Did you have a good high school experience? (For those of you outside the US, this question applies to your schooling in your late teen years, somewhere between 14 and 18 for the typical student.) What do you think is most wrong with the way your schooling at that age was conducted? Do you have anything you think was institutionally most right with how your schooling was conducted? (By institutionally, I mean that "Ron Gabriel, my ninth and twelfth grade English teacher, is so awesome" doesn't count unless the school specifically nurtured his awesomeness. Which it didn't. Rotten bastards. You do not use a person's disability against him. This is not acceptable human behavior.)
Do you have stronger, less strong, or similar feelings towards grade school? Junior high/middle school? If you went to college, college? If you went to grad school, grad school? If someone says "your school," which one do you think of? (That presumes that you're not currently working in any capacity at a school that's becoming "yours.")
Did you have one best year of your schooling, where you were learning the most and figuring out the most about yourself? Did you have more than one? Did you have one worst year? Did they correspond with best/worst years otherwise, or did you separate out your school life and your outside/home life?
Was there a time in your schooling when you really enjoyed the books assigned to you to read? What kind of books were they, or, if you remember, what books? Did you otherwise manage to find good books to read, mostly, or did you go through dry spells in your reading life when you were younger?
My high school was a wretched experience, as growing numbers of you on the friendslist know firsthand. I think the most offensively wrong thing about it is that no one in charge actually seemed to care whether individual students were learning anything or not. There were a lot of wrong things competing for the honor of most wrong, though, and total orderings etc. etc. I don't think RHS did a lot right, institutionally, although there were individual teachers who did their best in a very flawed system.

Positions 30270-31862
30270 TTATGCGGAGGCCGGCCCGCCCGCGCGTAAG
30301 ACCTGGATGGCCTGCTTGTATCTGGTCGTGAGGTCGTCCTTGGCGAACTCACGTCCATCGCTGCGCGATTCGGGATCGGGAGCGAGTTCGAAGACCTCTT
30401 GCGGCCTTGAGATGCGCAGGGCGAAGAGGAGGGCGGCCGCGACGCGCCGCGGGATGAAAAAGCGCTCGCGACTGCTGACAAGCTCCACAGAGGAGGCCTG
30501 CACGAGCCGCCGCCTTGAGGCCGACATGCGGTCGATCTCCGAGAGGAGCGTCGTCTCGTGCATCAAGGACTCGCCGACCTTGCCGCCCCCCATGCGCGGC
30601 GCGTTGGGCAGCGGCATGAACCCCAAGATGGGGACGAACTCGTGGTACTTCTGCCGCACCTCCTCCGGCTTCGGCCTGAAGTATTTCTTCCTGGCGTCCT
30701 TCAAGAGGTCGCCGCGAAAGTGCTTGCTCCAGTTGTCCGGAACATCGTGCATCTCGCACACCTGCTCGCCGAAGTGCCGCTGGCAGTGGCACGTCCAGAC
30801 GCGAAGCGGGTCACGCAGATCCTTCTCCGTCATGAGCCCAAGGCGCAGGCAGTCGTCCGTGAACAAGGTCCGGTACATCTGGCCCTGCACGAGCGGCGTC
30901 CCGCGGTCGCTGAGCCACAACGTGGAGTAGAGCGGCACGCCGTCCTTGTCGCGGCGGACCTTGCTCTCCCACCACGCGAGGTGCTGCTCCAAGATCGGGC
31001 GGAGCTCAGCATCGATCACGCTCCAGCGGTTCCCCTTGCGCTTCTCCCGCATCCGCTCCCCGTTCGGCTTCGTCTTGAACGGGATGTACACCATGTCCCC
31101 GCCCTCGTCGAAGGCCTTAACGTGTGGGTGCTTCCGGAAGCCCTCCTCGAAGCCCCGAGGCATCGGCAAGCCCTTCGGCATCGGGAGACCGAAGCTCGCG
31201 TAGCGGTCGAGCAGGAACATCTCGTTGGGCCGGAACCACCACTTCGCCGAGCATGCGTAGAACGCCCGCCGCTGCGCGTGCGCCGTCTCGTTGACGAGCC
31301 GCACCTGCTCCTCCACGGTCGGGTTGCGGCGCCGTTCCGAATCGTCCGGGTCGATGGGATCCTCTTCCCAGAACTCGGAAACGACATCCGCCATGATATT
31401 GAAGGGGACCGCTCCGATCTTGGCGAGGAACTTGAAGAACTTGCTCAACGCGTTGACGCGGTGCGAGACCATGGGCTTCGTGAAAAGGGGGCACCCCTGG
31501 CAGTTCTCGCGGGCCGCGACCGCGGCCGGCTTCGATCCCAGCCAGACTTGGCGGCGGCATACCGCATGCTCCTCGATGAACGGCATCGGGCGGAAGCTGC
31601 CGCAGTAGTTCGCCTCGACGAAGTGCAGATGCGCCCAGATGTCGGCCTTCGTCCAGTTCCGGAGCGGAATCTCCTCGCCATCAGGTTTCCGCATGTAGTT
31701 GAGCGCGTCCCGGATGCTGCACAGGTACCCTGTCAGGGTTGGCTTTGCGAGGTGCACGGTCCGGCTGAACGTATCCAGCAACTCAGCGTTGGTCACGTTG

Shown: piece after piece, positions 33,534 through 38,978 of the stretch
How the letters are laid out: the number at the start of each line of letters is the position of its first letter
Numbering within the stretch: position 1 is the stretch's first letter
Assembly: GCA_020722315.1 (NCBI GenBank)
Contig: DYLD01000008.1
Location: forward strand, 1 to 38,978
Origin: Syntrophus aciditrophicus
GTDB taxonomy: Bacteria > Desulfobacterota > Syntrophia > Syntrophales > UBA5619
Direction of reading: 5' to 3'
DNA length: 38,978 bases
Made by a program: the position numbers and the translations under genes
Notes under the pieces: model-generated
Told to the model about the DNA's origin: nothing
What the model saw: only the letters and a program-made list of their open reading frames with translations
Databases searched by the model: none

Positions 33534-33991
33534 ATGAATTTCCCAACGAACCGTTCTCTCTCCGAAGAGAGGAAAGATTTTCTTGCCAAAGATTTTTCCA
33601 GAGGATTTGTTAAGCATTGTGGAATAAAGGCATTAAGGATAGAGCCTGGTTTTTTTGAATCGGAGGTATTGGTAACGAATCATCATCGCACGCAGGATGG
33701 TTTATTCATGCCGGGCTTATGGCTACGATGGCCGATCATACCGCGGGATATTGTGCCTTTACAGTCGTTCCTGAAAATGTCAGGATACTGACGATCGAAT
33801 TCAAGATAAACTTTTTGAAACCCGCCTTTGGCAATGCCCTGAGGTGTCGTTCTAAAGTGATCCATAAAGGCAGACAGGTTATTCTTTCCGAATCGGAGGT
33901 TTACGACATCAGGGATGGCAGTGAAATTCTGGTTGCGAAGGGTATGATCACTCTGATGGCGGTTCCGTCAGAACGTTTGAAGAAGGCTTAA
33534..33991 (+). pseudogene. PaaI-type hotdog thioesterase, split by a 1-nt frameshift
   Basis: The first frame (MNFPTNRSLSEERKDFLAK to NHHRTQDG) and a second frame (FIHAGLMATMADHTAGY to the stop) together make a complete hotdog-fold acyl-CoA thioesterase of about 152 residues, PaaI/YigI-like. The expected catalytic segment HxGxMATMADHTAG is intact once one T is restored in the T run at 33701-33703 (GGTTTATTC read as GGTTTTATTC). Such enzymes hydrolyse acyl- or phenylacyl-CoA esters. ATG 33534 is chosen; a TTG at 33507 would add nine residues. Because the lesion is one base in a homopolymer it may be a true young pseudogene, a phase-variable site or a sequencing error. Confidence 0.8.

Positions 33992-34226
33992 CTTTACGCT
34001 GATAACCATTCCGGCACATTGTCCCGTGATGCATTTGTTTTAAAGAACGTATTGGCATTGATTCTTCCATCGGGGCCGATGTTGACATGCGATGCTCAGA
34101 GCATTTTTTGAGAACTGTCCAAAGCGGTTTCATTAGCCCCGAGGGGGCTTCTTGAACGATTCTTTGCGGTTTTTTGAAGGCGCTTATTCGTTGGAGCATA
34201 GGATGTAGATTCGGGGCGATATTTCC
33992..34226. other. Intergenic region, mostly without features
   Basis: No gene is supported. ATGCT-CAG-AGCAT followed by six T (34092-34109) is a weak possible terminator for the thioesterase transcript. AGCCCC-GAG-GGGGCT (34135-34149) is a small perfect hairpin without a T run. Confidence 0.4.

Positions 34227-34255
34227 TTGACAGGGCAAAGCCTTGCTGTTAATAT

I have stronger feelings towards college because my alma mater, for all its flaws, was mine: I chose it, and I chose my major. I was stuck with Blumfield Elementary, Ralston Middle School, and RHS. Gustavus I chose. If you separate out Gustavus Physics from Gustavus Adolphus College, it is the closest thing I have to blind patriotism. markgritter and timprov are still bringing me out of "My Department, Right Or Wrong," ("My Professors, Drunk Or Sober" actually might have applied from time to time -- certainly more often than that general sentiment applies to my mother). Whenever I'm reading something where people give their countrymen sanctuary just for being fellow exiles or what have you, the way I get into the mindset is to imagine that it's some Gustie physics geek. Or maybe a Gustie gamer geek. Just a Gustie isn't enough. Aaaaaanyway, I have pretty vivid memories of grade school and junior high, but it's not as much a hot button as high school is. And grad school sucked but is not a very important chapter in my life: I forgive people who don't know me very well for forgetting I was ever in it.
My seventh grade year was probably my best year of schooling, but I've had better years of learning or of personal growth. I had Marylyn Bremmer and Mr. Lesch and Mr.
It occurs to me that 12 and 15 are my "resonant ages" for writing YAs. Huh. I'd known 12 -- 12 is my year, my mental age and all that. (Making me, from my understanding of previous con panels and conversations, younger than pameladean but older than sdn.) But I hadn't spotted 15 as my worst year, which it was. Huh.
I enjoyed the books Marylyn assigned my seventh grade class. Mythology. Ray Bradbury. Mark Twain. "Julius Caesar" with Marylyn doing recitations for us. I'm not sure how much of that was Marylyn herself -- I might fling myself into who knows what, for her sake -- I'd give the woman a kidney, heaven knows I could give her a bit of Sylvia Plath if it would make her happy -- but part of Marylyn being Marylyn herself was that she had us reading The Illustrated Man and not some illustrated abridged nonsense. I never really had a gap in finding books I wanted to read. Seventh grade was also a year in which books I wanted to read totally exploded, because I heard the news that there were genre labels that would give me a much higher probability of giving a damn, and off I went. No wonder I reach for 12 when I want to write books.
But 15 has its promising bits, too; I'll have to think on that.